Dan O'Bannon, the sci-fi and horror screenwriter behind some of the genres' most recognisable titles, has died in Los Angeles following a short illness. He was 63.
A USC graduate in the same year as John Carpenter, O'Bannon was instrumental in Carpenter's cracking (and crackpot) first feature Dark Star, serving as co-writer, FX supervisor, production designer and editor, and playing Sgt Pinback (who turns out not to be Sgt Pinback at all). O'Bannon is the one who chases the beachball alien all over the spaceship: an idea that would sort of resurface later...
O'Bannon did some FX work on Star Wars in 1977, but is best known for kickstarting a different franchise. While authorship of Alien as we know it today is down to a number of people, there's no question that O'Bannon's Star Beast screenplay set the ball rolling, and he brought many of his colleagues from Alejandro Jodorowsky's aborted Dune to the project. The rest is movie history.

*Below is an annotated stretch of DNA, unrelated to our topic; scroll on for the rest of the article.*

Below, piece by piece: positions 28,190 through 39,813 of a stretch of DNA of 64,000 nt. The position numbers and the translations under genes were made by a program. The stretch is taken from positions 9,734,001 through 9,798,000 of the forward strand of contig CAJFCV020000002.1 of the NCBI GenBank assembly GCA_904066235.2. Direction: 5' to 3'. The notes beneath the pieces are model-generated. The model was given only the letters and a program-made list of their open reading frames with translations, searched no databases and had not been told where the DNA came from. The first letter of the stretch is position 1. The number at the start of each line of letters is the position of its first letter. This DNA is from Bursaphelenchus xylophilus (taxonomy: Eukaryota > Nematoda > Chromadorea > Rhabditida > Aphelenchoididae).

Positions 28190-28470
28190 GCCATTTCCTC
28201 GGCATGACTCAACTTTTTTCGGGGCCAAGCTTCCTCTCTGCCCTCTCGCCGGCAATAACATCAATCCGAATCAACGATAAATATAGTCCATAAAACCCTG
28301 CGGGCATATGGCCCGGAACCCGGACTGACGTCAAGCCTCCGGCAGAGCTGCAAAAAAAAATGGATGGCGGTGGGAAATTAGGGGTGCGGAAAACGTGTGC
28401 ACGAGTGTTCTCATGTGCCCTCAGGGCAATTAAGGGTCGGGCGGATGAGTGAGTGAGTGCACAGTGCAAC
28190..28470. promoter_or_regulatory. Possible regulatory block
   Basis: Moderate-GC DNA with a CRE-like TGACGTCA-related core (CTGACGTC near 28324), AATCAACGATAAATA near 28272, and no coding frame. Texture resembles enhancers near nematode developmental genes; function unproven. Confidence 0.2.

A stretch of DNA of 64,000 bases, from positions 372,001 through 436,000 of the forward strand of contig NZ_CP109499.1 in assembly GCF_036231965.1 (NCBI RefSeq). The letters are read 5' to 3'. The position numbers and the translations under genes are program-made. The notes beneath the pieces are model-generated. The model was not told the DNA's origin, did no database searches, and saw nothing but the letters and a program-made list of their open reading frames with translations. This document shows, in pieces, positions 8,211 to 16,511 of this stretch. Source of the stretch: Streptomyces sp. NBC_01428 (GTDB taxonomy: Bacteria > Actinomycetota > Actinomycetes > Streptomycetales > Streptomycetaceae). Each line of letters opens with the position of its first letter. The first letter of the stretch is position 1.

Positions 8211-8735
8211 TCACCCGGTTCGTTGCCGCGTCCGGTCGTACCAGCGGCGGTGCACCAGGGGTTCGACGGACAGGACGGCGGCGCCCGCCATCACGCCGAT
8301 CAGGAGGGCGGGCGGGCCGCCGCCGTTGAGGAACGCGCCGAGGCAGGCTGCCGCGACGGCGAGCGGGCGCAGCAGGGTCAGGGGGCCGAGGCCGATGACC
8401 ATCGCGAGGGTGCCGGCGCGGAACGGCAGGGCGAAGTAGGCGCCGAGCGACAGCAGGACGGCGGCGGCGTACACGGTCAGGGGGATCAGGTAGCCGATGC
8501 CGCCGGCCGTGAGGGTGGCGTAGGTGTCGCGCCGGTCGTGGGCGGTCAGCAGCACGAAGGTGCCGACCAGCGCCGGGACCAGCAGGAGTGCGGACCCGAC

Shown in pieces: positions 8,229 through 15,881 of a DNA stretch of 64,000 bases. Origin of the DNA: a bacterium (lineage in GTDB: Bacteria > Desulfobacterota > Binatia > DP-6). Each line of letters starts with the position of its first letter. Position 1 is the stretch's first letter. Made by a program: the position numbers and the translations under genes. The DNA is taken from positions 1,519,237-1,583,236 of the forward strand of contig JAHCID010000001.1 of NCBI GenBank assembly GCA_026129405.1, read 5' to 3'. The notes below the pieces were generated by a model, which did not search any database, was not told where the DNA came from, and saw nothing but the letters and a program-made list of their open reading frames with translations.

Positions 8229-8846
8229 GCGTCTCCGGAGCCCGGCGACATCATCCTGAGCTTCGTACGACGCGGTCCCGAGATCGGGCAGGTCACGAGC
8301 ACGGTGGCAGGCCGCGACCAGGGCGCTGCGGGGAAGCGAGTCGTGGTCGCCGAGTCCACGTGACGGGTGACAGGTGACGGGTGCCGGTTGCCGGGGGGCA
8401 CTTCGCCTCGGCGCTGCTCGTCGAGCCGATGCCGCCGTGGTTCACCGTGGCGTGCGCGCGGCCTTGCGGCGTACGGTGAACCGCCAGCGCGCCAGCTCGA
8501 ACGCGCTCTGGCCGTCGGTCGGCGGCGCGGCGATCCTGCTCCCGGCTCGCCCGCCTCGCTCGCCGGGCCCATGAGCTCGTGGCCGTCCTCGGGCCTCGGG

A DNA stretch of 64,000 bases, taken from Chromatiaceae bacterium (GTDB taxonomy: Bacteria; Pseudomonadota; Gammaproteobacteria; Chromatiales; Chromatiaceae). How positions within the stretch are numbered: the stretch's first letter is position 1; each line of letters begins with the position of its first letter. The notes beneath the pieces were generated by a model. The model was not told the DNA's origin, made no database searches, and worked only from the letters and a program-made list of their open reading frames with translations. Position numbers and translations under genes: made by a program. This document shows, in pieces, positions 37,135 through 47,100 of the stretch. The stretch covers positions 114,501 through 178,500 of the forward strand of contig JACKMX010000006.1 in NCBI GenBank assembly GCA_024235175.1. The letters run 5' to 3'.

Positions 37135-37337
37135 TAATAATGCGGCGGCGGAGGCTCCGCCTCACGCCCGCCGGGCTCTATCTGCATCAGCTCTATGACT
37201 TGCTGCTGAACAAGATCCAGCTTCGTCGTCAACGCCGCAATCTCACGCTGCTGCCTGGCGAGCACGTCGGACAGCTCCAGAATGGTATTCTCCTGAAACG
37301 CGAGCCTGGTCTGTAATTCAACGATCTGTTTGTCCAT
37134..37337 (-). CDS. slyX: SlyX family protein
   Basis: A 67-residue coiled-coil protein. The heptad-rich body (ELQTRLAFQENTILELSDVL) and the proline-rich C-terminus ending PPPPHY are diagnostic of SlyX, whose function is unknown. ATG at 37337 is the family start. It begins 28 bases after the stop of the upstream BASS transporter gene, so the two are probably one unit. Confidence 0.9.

He wrote Blue Thunder and Life Force, and had two cracks at Philip K Dick, adapting We Can Remember It For You Wholesale and Second Variety into Total Recall and Screamers. Some say his Moebius-illustrated Heavy Metal comic The Long Tomorrow was a big visual influence on Blade Runner.
His Soft Landing and B-17 segments of the 1981 Heavy Metal movie were well-received, and he directed twice, fronting the fondly-remembered George Romero knock-off/parody Return of the Living Dead in 1985, and The Resurrected in 1992: an adaptation of HP Lovecraft's The Case of Charles Dexter Ward.
His screenplays were often reworked, much to his chagrin (particularly Blue Thunder, which lost most of its politics) but his legacy is without doubt. Just like Pinback, he had something of value to contribute to this mission.